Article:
Royal Bengal Tiger Facts

Royal Bengal Tiger Facts

Royal Bengal Tiger Facts



Royal Bengal tigers or the Pate Bagha as popularly known in Nepal are the largest of all Asian big cats, found in protected areas of Bangladesh, India, Bhutan, Myanmar, and Nepal. They normally have black strips on yellow fur. The male weighs between 200 and 300 kg and measures between 2.5 and 3.5 meters in length, whereas the female weighs between 120 and 180 kg and measures between 2 to 3 meters. They have only 30 teeth, unlike other carnivores which usually have 42. But they have bigger and more powerful teeth than any other wild cats.

Hunting and Prey


They use a strategy that combines stealth and camouflage. In the sunlight, they hide in the tall grass to stalk an animal. Camouflage can be so effective that the unsuspecting prey can be just a few meters away from the hunting tiger. They stab and bite their prey’s neck, killing them instantly. They use their tongue to groom their bodies and also clean the skin of their prey and drag it several meters to consume it or can even transport the body through to the water.

The Tiger is an excellent swimmer as well. Their meter-long tails help them to balance their bodies when chasing their prey. Tigers use their paws for various purposes like hunting, marking their territories, and grooming their bodies.

Tigers usually feed on medium and large mammals, their frequent preys are gaur, water buffalo, chital or mottled deer, wild boar, sambar, and other species of deer. They are capable of eating up to 40kg in one sitting.    



Similar to other species of tigers the royal Bengal tiger also lives a solitary life, except for females which is usually accompanied by 2-3 cubs. Adults only roam together during the mating season. They communicate with each other by marking their territory; they do so in four ways

Spraying Scent: By rubbing its face, toes, and other parts of the body which has scent glands. They also spray their urine on trees, shrubs, and the ground to leave a smelly calling card. The strong urine odor signals other tigers to keep out. It also advertises the female’s readiness for reproduction.

Making scrapes: They make scrape marks using their feet, by the side of their path.

Clawing trees: They leave marks on trees with their claws which helps them remove rotten flesh from their claws.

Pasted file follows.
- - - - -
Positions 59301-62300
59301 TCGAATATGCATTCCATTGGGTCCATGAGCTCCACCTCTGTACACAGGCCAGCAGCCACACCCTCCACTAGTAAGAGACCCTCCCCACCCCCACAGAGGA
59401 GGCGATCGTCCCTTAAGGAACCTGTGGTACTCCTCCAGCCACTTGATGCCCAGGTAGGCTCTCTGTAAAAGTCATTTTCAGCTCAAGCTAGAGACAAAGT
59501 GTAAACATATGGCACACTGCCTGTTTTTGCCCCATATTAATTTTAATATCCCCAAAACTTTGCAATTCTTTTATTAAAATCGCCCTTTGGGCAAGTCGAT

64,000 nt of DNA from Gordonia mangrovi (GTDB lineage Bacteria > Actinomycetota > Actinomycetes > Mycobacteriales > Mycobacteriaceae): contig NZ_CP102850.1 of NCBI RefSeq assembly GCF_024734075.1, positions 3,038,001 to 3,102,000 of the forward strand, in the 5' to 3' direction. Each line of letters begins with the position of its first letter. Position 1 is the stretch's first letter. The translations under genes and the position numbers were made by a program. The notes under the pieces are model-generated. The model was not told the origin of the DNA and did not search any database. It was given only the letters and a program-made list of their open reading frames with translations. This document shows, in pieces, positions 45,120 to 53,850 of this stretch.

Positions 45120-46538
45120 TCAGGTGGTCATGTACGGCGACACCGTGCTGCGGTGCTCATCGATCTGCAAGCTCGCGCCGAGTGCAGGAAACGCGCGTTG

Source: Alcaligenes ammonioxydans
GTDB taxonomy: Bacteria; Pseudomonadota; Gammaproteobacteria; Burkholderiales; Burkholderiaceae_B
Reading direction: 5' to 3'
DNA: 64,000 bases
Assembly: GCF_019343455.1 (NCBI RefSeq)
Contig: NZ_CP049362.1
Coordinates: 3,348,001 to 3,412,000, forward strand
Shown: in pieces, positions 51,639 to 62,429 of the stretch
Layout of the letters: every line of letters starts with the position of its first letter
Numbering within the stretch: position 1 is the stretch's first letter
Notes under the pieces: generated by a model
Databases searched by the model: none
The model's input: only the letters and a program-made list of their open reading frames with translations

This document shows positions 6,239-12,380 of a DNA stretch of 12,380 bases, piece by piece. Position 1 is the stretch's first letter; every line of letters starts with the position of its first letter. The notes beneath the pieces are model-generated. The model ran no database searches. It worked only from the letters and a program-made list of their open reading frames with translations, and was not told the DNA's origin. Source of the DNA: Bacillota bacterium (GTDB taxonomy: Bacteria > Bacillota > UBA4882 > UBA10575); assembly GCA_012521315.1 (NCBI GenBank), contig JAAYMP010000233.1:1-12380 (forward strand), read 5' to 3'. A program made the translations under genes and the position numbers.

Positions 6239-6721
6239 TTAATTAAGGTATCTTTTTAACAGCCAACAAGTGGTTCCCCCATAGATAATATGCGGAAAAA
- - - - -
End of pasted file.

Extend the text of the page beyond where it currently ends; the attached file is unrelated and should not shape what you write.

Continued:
Reproduction and Lifecycle


The Bengal tigers have no definite mating and birth seasons. Cubs are born after the gestation period of 90 to 110 days. Mostly birth occurs in December and April but it has also been found in March, May, October, and November. The cubs follow their mother on her hunting expeditions and begin to take part in hunting at 5–6 months of age before that they suckle and eat small amounts of solid food. The mothers constantly move with their cubs and lead hard life feeding, hunting, and protecting their cubs from other tigers and animals such as jackals and hyenas.

When the cubs reach 20-24 months, they slowly start to separate from the family group and start looking out for an area. Where they can establish their own territory. Young males move further away from their mother’s territory than young females. They reach their sexual maturity when they are 2-3 years old. They do not become sexually active until they leave their mothers and establish their own territory. Their average life span is between 12 to 15 years.

Royal Bengal Tiger in Nepal

Royal Bengal tigers in Nepal


Nepal is one suitable habitat for these majestic creatures. The protected area of Nepal in its Terai region was home to 121 tigers in 2009 which increased to some extent in 2013 and the count was 198. The 2018 survey about the tiger population brought good news to all the wildlife and tiger lovers since the number has increased to an estimated 235. The government aims in doubling the country’s tiger population by 2022.

The protected areas in the southern part of Nepal namely Chitwan National Park, Bardia National Park (62), Banke National Park, Suklaphanta National Park, and Parsa National Park. Among these National Parks, Chitwan National Park has the highest number of tigers followed by Bardia National park and Banke National park.


Number of Tigers in Nepal 2022, Tiger population reaches 355 in Nepal

Nepal is currently recognized as the first nation to double its Tiger population, which is going from 121 to 355 adult tigers.

Recommended Package: Tiger Encounter in Nepal